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Showing posts from April 27, 2015

The Two Kingdoms

The Two Kingdoms
A kingdom divided

What happened after Solomon’s death is often referred to as ‘the division of the kingdom’. As a statement of fact, that is what happened: the extensive empire ruled over by Solomon was split into two. To a large extent, however, this split seems to have been the natural culmination of an ideological division that had existed for much longer. The northern tribes, led by Ephraim, and the southern tribes, led by Judah, had only ever been truly united by their common allegiance to David. Both groups looked on him as a leader following in the footsteps of the judges, whose position was therefore assured only because God had chosen and equipped him. His continued rule was valid only insofar as he lived up to the responsibility that was involved in such a lofty calling. Solomon had come to power in different circumstances altogether, and became king for no other reason than that David was his father. He was part of an established dynasty, and that factor in …

Sacrificial Service for Christ

Sacrificial Service for Christ 24aExperiencezI now rejoice in my sufferings afor you, bExperience                                  and fill up in my flesh bwhat is lacking in the afflictions of Christ, for cthe sake of His body, cCharacterization                              which is the church, 25aCharacterization                                   of which I became a minister according to dthe 7stewardship from God bCharacterization                                        which was given to me for you, cPurpose                                                          to fulfill the word of God, 26aCharacterizationethe 8mystery which has been hidden from ages and from generations, bRevelationfbut now has been revealed to Hissaints. 27aCharacterizationgTo them Godwilled to make known what are

Thoughts for the Quiet Hour

April 27

  He … said … I … hid thy talent in the earth.… His lord answered and said unto him, Thou wicked and slothful servant
Matt. 25:24–26
Between the great things we cannot do and the small things we will not do, the danger is that we shall do nothing.


Hardman, Samuel G., and Dwight Lyman Moody. Thoughts for the Quiet Hour. Willow Grove, PA: Woodlawn Electronic Publishing, 1997. Print.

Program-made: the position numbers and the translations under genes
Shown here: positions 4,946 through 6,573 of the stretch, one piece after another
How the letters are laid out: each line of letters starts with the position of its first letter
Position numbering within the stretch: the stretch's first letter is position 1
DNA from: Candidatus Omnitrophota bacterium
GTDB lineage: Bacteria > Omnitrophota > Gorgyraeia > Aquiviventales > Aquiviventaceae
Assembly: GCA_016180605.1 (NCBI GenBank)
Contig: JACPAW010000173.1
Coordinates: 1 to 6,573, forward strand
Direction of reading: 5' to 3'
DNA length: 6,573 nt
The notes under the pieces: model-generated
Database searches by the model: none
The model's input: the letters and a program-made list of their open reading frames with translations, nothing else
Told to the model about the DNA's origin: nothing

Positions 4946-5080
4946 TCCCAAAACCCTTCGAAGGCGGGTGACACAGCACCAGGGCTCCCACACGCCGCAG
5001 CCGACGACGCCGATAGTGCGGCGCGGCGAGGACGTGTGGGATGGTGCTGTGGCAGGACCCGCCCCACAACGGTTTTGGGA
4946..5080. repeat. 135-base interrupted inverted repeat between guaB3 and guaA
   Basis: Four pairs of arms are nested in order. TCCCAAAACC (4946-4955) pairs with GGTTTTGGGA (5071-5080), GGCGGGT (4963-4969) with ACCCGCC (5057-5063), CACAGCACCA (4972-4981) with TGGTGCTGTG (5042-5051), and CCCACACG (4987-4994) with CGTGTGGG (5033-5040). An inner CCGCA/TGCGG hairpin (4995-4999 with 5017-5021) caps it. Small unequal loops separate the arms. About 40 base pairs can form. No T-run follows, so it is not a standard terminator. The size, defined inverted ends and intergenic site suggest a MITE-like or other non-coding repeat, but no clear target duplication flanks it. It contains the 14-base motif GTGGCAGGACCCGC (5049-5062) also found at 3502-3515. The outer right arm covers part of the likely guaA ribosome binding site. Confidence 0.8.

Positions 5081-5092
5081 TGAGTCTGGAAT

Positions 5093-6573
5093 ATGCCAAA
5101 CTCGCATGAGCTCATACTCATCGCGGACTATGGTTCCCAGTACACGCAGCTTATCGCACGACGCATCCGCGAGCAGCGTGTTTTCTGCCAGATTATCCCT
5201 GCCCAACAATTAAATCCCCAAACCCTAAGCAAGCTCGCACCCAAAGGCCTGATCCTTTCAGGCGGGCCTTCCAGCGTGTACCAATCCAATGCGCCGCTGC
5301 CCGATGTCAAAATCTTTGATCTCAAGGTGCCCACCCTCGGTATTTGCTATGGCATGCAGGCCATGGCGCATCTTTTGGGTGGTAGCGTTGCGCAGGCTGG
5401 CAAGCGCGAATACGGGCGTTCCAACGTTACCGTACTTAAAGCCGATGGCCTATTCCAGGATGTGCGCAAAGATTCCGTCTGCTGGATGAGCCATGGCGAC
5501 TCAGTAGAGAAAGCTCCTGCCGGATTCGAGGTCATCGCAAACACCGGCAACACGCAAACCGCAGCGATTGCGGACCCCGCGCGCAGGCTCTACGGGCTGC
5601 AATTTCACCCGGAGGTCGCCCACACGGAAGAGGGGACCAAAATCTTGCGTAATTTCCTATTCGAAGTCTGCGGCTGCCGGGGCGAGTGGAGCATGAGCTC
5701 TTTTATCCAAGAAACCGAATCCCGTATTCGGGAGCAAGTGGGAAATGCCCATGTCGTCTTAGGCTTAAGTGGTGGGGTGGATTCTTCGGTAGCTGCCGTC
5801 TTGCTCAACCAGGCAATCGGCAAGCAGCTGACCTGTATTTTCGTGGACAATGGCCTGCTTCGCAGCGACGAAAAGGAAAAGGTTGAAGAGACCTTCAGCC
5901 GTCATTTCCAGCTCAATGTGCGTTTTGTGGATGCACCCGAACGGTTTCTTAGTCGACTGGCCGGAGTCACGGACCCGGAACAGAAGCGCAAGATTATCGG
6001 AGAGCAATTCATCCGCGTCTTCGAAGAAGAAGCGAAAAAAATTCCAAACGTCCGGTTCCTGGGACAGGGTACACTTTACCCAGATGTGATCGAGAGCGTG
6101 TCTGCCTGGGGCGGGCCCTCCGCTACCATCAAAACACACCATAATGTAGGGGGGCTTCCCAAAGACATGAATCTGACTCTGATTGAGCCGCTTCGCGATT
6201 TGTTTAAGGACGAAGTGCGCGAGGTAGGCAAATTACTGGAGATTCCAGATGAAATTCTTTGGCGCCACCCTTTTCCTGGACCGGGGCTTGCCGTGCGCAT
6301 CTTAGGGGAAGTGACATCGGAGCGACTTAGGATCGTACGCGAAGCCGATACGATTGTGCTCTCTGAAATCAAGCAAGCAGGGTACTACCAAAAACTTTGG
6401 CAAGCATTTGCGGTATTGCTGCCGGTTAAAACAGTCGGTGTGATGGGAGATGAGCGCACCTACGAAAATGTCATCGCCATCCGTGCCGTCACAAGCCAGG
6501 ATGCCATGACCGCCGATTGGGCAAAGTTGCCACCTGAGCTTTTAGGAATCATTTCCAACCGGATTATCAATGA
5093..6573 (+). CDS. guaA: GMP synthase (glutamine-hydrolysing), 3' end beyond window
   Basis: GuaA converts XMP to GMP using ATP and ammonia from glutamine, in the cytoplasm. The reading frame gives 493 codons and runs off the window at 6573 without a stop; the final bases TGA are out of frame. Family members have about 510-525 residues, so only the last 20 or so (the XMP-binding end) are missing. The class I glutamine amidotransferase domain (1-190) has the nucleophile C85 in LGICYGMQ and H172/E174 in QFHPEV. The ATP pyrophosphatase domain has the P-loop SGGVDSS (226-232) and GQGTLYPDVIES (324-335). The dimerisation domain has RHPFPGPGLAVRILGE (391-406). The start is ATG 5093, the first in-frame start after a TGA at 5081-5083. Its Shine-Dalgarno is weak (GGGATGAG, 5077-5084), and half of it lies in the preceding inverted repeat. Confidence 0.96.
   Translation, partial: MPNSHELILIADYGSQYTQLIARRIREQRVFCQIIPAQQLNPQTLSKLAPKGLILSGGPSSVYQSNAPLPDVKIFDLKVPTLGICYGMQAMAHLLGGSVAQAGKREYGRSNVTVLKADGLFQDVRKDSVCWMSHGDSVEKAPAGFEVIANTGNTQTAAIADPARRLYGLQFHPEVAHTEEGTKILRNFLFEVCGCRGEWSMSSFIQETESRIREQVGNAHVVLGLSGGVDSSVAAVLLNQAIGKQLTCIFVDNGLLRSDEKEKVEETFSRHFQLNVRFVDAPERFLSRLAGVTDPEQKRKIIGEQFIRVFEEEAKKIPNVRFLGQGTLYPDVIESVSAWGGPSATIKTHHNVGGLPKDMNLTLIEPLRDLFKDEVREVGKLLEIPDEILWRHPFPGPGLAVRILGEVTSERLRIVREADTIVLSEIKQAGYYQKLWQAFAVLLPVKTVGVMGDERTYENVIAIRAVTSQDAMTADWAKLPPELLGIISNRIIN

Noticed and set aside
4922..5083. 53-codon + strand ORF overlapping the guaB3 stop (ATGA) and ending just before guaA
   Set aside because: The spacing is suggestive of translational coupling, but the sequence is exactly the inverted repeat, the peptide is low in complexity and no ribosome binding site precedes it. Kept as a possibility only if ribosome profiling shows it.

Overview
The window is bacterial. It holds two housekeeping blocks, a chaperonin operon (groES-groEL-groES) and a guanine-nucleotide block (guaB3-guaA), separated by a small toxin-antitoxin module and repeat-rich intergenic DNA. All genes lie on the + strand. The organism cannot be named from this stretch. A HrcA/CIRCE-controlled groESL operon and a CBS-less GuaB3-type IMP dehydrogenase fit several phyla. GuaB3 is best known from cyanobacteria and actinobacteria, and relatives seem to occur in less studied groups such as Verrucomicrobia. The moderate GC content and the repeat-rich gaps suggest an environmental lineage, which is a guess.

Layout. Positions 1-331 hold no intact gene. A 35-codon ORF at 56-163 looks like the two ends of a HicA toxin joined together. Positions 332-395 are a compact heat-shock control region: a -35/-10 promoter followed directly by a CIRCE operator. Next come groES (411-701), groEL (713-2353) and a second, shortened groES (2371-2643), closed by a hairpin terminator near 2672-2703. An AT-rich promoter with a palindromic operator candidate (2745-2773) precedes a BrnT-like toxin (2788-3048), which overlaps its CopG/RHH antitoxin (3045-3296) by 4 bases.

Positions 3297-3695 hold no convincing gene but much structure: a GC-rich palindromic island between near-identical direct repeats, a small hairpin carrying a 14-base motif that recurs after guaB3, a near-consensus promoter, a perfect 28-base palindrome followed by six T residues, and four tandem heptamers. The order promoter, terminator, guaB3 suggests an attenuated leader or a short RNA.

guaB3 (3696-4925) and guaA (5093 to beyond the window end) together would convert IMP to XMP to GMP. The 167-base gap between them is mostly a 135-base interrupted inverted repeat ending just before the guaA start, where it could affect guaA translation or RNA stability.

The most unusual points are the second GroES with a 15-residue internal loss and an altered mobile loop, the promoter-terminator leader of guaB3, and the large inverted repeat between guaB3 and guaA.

Connect the Testaments

April 27: Walking in Circles
Joshua 18:1–19:9; 2 Corinthians 12:1–10; Psalm 56:1–13

I often wish things were more obvious. I ask God to help me understanding His timing so that I can easily act. I ask for everything to happen at the right moments. I ask Him to give me such clear directions that I can’t fail in following them. I used to think this was a good thing, but I realize now that all my questions could indicate a lack of faith. It seems that my questions lead to more questions. Like a man losing his memory in old age, I end up walking in circles around the block rather than finding my way home.

Maybe it’s not the lack of knowing that disturbs me, but that when I really know what God wants, I will have to act. In general, this seems to be the problem with faith in western Christianity. We say we don’t know what God wants. However, if we’re honest with ourselves, perhaps we don’t really want to know what God wants. In our hearts, we’re certain that knowing will mean uncomfortable …

My Utmost for His Highest

April 27th
What do you want?

Seekest thou great things for thyself? Jeremiah 45:5.

Are you seeking great things for yourself? Not seeking to be a great one, but seeking great things from God for yourself. God wants you in a closer relationship to Himself than receiving His gifts, He wants you to get to know Him. A great thing is accidental, it comes and goes. God never gives us anything accidental. Nothing is easier than getting into a right relationship with God except when it is not God Whom you want but only what He gives.
If you have only come the length of asking God for things, you have never come to the first strand of abandonment, you have become a Christian from a standpoint of your own. ‘I did ask God for the Holy Spirit, but He did not give me the rest and the peace I expected.’ Instantly God puts His finger on the reason—you are not seeking the Lord at all, you are seeking something for yourself. Jesus says—“Ask, and it shall be given you.” Ask God for what you want, and …

Spurgeon, Charles H. Morning and Evening: Daily Readings

Morning, April 27Go To Evening Reading

 “God, even our own God.”
— Psalm 67:6
It is strange how little use we make of the spiritual blessings which God gives us, but it is stranger still how little use we make of God himself. Though he is “our own God,” we apply ourselves but little to him, and ask but little of him. How seldom do we ask counsel at the hands of the Lord! How often do we go about our business, without seeking his guidance! In our troubles how constantly do we strive to bear our burdens ourselves, instead of casting them upon the Lord, that he may sustain us! This is not because we may not, for the Lord seems to say, “I am thine, soul, come and make use of me as thou wilt; thou mayst freely come to my store, and the oftener the more welcome.” It is our own fault if we make not free with the riches of our God. Then, since thou hast such a friend, and he invites thee, draw from him daily. Never want whilst thou hast a God to go to; never fear or faint whilst thou hast God t…